Academic journal article Federal Reserve Bulletin

Treasury and Federal Reserve Foreign Exchange Operations

Academic journal article Federal Reserve Bulletin

Treasury and Federal Reserve Foreign Exchange Operations

Article excerpt

This quarterly report, covering the period November 1990 through January 1991, provides information on Treasury and System foreign exchange operations. It was presented by Sam Y. Cross, Manager of Foreign Operations of the System Open Market Account and Executive Vice President in charge of the Foreign Group of the Federal Reserve Bank of New York. Daniel H. Brotman was primarily responsible for preparation of the report. (1)

The dollar was subjected to conflicting forces during the November-January period. Sentiment toward dollar investments continued to deteriorate as the U.S. economy weakened and as interest rate differentials moved further in favor of foreign currencies. But at times, political developments abroad-particularly the Persian Gulf conflict-encouraged greater demand for dollars and limited the extent to which negative sentiment toward the currency was reflected in exchange rates. With these offsetting factors helping to maintain a sense of two-way risk to dollar exchange rates, the dollar ended the period mixed against major foreign currencies, and the U.S. monetary authorities conducted no intervention operations in the foreign exchange market. The dollar closed the period down slightly against the German mark and up slightly against the Japanese yen. On a trade-weighted basis, as measured by the staff of the Board of Governors of the Federal Reserve System, the dollar ended the period I percent below its level at the beginning of the period.

THE FIRST PART OF THE PERIOD: EARLY To MID-NOVEMBER

In the early part of the period, market attention centered on evidence of diverging growth and interest rate trends in the major industrial economies. Ever since the Iraqi invasion of Kuwait in August and the associated rise in oil prices and decline in consumer confidence, analysts had been progressively revising downward their forecasts for U.S. economic growth. The release of October payroll employment data in the first week of November revealed an unexpectedly large drop that, together with subsequent data, reinforced the view that the U.S. economy was slowing down. At the same time, preliminary indications suggested that inflationary pressures were subsiding. Under these circumstances, market participants widely expected that the Federal Reserve would continue to ease money market conditions and possibly reduce its discount rate.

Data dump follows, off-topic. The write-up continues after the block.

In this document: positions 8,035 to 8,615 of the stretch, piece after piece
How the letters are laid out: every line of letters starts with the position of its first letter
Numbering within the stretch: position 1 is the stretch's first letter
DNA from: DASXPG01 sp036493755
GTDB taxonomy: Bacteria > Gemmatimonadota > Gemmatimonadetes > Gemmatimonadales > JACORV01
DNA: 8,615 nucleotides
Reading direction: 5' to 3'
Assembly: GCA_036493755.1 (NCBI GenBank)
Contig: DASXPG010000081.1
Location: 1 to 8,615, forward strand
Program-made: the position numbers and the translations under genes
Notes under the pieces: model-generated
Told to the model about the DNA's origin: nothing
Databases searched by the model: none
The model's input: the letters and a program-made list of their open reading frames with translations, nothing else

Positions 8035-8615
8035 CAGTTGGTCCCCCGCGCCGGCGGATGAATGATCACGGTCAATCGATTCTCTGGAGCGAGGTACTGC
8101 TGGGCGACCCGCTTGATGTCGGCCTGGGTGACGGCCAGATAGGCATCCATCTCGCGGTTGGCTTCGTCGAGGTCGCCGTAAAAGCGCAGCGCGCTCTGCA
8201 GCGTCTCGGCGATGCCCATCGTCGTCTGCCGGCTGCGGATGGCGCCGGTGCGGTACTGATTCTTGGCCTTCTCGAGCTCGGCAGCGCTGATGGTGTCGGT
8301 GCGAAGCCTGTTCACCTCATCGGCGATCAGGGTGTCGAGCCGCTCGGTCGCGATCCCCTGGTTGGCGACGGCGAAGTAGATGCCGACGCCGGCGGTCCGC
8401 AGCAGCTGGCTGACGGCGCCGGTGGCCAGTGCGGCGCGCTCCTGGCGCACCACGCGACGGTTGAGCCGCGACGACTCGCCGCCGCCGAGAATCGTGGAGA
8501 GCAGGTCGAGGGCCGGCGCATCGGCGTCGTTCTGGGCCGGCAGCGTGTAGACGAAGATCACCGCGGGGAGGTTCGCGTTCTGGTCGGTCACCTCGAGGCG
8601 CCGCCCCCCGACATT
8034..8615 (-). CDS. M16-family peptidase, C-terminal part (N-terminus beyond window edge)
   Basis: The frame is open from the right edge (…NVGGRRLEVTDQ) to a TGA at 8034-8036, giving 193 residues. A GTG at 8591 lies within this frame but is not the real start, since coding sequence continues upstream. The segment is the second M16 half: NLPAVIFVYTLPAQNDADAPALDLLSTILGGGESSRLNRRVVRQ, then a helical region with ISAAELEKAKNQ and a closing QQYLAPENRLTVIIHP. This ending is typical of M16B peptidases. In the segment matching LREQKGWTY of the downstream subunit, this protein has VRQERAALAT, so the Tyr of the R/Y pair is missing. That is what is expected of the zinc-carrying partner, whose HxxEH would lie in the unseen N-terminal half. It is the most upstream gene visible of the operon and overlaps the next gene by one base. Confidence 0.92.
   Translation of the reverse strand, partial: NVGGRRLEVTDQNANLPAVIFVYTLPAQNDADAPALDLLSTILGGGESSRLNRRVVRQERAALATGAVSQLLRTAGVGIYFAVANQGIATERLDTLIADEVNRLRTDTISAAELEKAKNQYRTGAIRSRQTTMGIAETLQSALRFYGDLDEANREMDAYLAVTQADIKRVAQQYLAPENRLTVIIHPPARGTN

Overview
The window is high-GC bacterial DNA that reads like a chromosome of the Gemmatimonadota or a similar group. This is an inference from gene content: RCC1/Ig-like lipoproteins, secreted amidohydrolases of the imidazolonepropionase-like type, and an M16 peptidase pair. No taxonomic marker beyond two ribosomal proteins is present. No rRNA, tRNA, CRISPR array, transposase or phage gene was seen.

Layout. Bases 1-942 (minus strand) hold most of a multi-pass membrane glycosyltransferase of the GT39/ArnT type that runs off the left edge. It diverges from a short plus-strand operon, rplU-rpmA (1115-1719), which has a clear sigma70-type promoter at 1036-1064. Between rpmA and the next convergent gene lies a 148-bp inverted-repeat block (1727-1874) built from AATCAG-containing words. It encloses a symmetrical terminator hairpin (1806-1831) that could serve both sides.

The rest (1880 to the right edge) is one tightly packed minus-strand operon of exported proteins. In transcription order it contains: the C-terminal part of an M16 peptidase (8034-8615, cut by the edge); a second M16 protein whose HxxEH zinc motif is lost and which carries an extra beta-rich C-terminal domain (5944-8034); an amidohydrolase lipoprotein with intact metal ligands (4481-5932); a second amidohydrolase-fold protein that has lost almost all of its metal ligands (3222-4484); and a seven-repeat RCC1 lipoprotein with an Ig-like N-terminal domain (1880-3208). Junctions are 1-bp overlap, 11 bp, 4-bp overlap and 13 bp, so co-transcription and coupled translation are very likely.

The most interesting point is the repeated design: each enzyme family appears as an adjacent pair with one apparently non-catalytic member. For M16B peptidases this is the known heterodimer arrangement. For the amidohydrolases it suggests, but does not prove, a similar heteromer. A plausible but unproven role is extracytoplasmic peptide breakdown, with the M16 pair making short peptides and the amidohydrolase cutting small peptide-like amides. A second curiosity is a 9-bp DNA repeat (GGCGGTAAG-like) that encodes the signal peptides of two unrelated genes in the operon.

In contrast, market forecasts for the German and Japanese economies remained relatively upbeat. The need to rebuild East Germany was seen as providing ongoing stimulus to the German economy. Japanese economic data provided little evidence that the economy or price pressures were slowing in response to the central bank's tight policy stance. Mindful of these economic trends, market participants expected that German and Japanese interest rates would either rise further or would remain at existing levels. Indeed, on the first day of the period, the Bundesbank announced an increase of 1/2 of 1 percentage point in its official Lombard rate, and many market participants expected further tightening after German national elections in early December. The Bank of Japan was considered less likely than the Bundesbank to tighten monetary policy but was nonetheless seen as unwilling to ease monetary conditions, given high oil prices and Japan's tight labor market conditions.

The divergent outlook for interest rates weighed on the dollar in early to mid-November. Short-term interest rate differentials had been steadily moving against the dollar since spring 1989, when dollar investments held an interest rate advantage of 4 to 6 percentage points relative to the mark and yen. By late summer 1990, the dollar's short-term interest rate advantage had been entirely eliminated. Thus, in early November, expected further declines in dollar interest rates, coupled with steady to higher rates abroad, threatened to push short-term U.S. interest rates well below mark and yen rates for the first time since 1980. …

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